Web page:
An Essay in Words and Images
by Kevin Powers
I wish to start by acknowledging the elephant in the room, so to speak, and, literally, my only critiscism of this movie. That being the over-long lesbian sex scene, occurring about a third of the way into the film, that had everyone talking after it won the Palme D'or at the Cannes Film Festival. I get it. In a film that desires, above all, to portray a truthful story about passion, desire, and love, to offer the whole years-long arc of a romantic relationship, it is fitting to delve into the details. The film's heroine, Adèle (Adèle Exarchopolous), starts out as a late-teen hoping to fulfill her sexual desires, to understand and master her confused sexual identity. The sex scenes should be there, and they should be as real as they are.
However, my stance is that this movie (at three hours) could've been just as powerful had that one sex scene been trimmed just a bit. There's no need to turn the beauty and power of sex, and the female form, into pretty-much soft-core porn. Porn is for one thing. Romantic drama for another.
Having said that, this film is simply engrossing and affecting on a level that we rarely experience as movie-goers.
Adèle is from a working-class family in France. She is insecure, and, at the start of the film, a high school junior with an identity crisis of sorts. More than anything, it is apparent that she wants and needs love. That the audience grasps this in the first five minutes of the film with no dialogue or voiceover of any kind speaks to the power that is Adèle Exarchopolous' performance (easily one of the best performances from a female lead in the last five years, at least) and the assured direction by Kechiche.
He captures her insecurities in a genius way. A motif, if you will. Hair.
Adèle's hair is as important as anything else in this film. It is messy. She constantly plays with it, messes it up seemingly on purpose. As a way to pass time, this motif is also genius in our understanding of the characters as they age.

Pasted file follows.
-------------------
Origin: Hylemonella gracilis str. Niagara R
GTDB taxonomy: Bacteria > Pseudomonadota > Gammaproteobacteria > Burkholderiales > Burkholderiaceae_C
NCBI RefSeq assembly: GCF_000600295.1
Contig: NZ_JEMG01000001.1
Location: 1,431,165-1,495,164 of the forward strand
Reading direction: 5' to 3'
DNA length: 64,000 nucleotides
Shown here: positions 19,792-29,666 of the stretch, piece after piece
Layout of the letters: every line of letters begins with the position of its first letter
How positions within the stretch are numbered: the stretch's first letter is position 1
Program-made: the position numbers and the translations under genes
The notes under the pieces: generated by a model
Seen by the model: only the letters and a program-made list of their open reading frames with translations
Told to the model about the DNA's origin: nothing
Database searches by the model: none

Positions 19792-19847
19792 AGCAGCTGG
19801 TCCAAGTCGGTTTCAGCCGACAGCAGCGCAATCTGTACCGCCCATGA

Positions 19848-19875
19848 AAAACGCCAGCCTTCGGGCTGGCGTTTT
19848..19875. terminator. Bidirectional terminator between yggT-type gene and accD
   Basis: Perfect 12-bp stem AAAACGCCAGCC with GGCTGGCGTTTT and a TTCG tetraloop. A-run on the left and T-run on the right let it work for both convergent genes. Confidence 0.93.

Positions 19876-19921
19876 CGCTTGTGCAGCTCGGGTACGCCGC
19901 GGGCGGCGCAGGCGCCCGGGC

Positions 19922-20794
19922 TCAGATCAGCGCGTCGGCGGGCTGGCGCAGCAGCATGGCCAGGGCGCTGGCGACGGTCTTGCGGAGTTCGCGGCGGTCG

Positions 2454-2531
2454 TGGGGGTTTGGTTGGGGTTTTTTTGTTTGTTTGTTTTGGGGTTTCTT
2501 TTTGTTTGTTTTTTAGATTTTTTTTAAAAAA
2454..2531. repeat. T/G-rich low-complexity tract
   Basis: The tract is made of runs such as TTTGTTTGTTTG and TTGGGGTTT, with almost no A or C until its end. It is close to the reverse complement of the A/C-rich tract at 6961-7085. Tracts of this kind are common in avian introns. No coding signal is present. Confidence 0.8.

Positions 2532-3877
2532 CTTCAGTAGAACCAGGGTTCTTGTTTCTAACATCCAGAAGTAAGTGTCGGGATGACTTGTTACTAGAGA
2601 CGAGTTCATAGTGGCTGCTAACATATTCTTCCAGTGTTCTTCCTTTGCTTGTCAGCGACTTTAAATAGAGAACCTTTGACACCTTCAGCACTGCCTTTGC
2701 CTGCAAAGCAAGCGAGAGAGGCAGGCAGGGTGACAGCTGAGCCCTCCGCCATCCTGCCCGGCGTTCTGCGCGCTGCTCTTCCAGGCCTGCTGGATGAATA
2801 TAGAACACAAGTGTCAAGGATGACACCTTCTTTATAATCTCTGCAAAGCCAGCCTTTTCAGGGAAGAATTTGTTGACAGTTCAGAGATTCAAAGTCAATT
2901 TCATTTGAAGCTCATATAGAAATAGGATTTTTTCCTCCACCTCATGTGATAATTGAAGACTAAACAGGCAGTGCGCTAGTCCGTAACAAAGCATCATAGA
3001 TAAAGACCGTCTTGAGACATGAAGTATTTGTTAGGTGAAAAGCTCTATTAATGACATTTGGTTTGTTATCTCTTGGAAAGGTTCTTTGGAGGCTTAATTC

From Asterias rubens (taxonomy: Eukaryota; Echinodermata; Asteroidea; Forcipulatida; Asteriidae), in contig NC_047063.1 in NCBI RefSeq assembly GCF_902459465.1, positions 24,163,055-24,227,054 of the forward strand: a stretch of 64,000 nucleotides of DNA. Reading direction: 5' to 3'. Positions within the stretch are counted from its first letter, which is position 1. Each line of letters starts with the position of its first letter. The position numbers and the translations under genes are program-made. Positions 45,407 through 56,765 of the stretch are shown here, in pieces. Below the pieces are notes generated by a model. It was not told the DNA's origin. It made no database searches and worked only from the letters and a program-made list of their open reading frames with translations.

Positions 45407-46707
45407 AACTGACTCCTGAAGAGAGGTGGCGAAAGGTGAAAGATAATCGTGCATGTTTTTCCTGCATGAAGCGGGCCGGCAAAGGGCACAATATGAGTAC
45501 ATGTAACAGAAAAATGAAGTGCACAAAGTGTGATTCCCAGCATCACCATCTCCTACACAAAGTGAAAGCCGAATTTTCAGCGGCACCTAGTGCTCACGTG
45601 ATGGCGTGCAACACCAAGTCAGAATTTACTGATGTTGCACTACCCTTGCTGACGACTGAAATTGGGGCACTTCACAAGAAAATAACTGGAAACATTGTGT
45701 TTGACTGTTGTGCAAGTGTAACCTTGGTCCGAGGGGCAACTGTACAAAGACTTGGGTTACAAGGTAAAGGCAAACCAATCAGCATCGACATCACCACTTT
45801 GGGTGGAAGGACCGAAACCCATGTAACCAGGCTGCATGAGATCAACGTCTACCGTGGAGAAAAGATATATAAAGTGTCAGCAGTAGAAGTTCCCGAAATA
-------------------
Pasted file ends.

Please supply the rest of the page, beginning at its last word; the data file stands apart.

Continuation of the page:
Hair also plays a role in the introduction of Emma (Léa Seydoux). It is blue. Striking and well, "warm" and inviting to young Adèle.
Emma is a few years older, openly gay. When Adèle passes her on the street one afternoon, she is lovestruck. Emma is a woman of passion. A painter, she knows exactly what she wants. She is worldy, intelligent, discusses philosophy and art with a slight air of pretense, but, then again, don't all artists?
Adèle works up the nerve, finally, to explore her homosexual urges. Though she has tried sex with a young man from school named Thomas (Jeremie Lahuerte), her desires have not been fulfilled. With a gay friend from school, Adèle hits the clubs, leaving her friend behind she wonders into a nearby lesbian bar. Her youthful cuteness attracts the attention of many of the women there, but it is Emma who steps in. They chat about speaking English and American films, philosophy. Emma, in an established relationship, leaves her, but soon returns to Adèle's life, picking her up from school one afternoon.
Kechiche allows the characters in this film to really talk, to discuss things that people of that age discuss. Hopes, dreams, desires. Adèle and Emma's relationship begins, first and foremost, sexually. Director Kechiche obviously understands this as well. When romances begin, it's the conversation and sex that drives it all. Both aspects play out in extended layers.